On Wrestling with God

I picked wrestling as my sport in high school for two reasons: I wanted to join a team and I wanted a sport that made me face my fear of personal conflict. Wrestling is both a team and an individual sport. Tournaments include each individual match going towards the teams overall score to see which school wins overall. But each match is individual. There are no substitutions, no passing or assists. There are two people only on the mat and you are one of them. Wrestling taught me to face my fears head on, to be ok with not being able to avoid them — in fact in wrestling you get points taken away if they feel you are avoiding the other wrestler. Wrestling taught me that there will be times where only you alone, with your team on the periphery, must face whatever happens to be in front of you.

As humans, we wrestle with different things every day. Coworkers, difficult jobs, health issues, financial struggles, hard marriages, unwanted singleness, church members, and so much more. But as Christians, we also wrestle with God. Or more accurately, God wrestles with us.

Wrestling with God looks like God calling us out of something in order to do His will and fulfill His plan. And the wrestling occurs because in each of us we have our own desires that want to do their own thing. When God comes along and decides that His way is best, our inner self that has yet to be fully redeemed tries to run away. But God loves us too much to let our flesh get away and continue to let it operate. So he throws us a helmet and tells us to meet Him on the mat. It’s time to fight.

Fighting with God isn’t glamorous. And even the thought of it seems blasphemous. And before the fall, there would be no wrestle. We would happily submit to His will knowing that He knows what is best and He only does what is best for us. But we now have different desires in us. And these desires clash with the desires God has for us. This reason is why only Christians wrestle with God because it is only in the presence of an opposing force that one can wrestle. If only one side shows up, there is no battle. But when there are two forces, two wills and desires that meet, a clash happens.

Jacob is the most referenced example of what wrestling looks in the Bible. He wrestled with God until God blessed him. But the Psalms also testify to how our desires for our own way clash with God’s desire for us. It can even be argued that majority of the Old Testament shows a rebellious nation wrestling with a God who desires to love them yet must continue to discipline them. Wrestling with God is a part of the Christian life.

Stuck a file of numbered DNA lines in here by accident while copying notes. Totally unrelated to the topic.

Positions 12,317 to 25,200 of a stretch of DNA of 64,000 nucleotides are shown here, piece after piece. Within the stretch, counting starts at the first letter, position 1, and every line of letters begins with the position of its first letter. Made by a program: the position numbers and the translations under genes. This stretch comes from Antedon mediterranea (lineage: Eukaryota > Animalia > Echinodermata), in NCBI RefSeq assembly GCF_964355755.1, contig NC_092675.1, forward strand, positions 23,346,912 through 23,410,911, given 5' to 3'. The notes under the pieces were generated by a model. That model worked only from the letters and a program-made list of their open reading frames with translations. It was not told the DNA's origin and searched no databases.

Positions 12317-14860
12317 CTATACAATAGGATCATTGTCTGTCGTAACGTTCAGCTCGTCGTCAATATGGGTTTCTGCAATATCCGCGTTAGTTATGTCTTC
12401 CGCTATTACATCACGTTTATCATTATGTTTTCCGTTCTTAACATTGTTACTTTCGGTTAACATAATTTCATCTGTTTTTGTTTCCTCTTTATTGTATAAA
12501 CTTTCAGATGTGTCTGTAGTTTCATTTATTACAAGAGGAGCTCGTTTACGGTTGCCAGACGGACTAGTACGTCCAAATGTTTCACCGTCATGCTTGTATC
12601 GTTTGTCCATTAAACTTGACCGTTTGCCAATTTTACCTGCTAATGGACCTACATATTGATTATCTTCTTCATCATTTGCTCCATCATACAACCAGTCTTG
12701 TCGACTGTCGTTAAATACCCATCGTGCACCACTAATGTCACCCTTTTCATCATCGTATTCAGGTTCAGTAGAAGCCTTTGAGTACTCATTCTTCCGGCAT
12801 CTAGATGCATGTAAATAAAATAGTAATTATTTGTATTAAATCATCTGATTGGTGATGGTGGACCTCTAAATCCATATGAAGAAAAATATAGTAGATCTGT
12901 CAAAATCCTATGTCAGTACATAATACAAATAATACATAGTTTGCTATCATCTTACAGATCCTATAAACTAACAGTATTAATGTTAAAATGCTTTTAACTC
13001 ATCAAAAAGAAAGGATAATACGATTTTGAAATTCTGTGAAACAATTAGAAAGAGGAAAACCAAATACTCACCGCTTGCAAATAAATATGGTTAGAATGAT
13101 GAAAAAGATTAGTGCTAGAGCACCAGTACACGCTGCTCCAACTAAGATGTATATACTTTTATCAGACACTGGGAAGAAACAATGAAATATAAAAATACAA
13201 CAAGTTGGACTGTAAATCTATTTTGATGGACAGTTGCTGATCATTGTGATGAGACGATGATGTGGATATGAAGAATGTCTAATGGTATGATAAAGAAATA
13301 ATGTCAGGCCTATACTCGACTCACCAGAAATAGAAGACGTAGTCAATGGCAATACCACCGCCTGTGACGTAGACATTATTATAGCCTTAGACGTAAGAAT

Wrestling is not rebellion although I do believe rebellion can happen in the midst of wrestling. Actual wrestling matches give penalties for running away. With God, rebellion is the wrestling-form of running away. It is us deciding that God’s way isn’t really as good as He says it is and therefore we don’t engage; we run. And wrestling with God does not justify running away from Him. Even a God who loves us enough to wrestle with us does not always stop the penalties that come with running from him.

Wrestling is currently where I find myself. On the mat, fully dressed, trying to run away, wanting to call it quits yet facing an opposing force that won’t let me go. But this force, though opposing, is not my opponent. God is not the enemy. It is the desire to run away that is my enemy. This desire would rather me bask in luxurious death then face the hard fought, blood bought life with God that comes only through the end of myself. The opposing force that calls me to stay in the fight is God. And He is not opposing me, but instead opposing that inside of me that wants to be apart from Him. That desire is His enemy and He hates it. He calls it sin and He will destroy it. We see God is so willing to destroy sin that He would send His only Son, Jesus, to destroy sin once and for all. And even though the power of sin in the believer is dead, the influence it can have is not. There is still much in us that does not reflect His Son and therefore must be purged from us.

If you find yourself wrestling with God, I’m right there with you. No, I’m not on the mat with you, as this is your fight that only you can see through. But I’m probably on the mat next to you, across the way, struggling with my own battle. But our God only wrestles out of us that which needs to be gone. When we wrestle with Him, we are not opposing Him but allowing Him to call out of us that which is not like His son, Jesus. And this is why we must wrestle. 

So how do we wrestle well? How do we not run away from God but allow Him to wrestle our flesh to submission? We read His Word. We turn away from sin. We pray and we pray often. We ask others to pray for us, to push us back in the ring when we try to run out. We do whatever it takes to sit and allow God finish what He started, asking His help to believe this is for our good and only that. We ask Him to let us not run in fear of the pain of sanctification but instead push us toward that which He calls the best, the reflecting of Jesus and greater, deeper, more personal intimacy with Him.

Wrestling is needed because sin still lives in us. Wrestling shows there is something else besides sin in us that wants Lordship. That battle is the Holy Spirit warring for territory in your heart. He wants it. And He will win. So while we wrestle, while we fight the urge to run, while we might end up running while longing for our Savior to come find us, we can know that He will win. He will complete that which He starts. We can believe in confidence that there is no battle He has not already won and there is no good He will keep us from.

Darryl Dawson Jr.Comment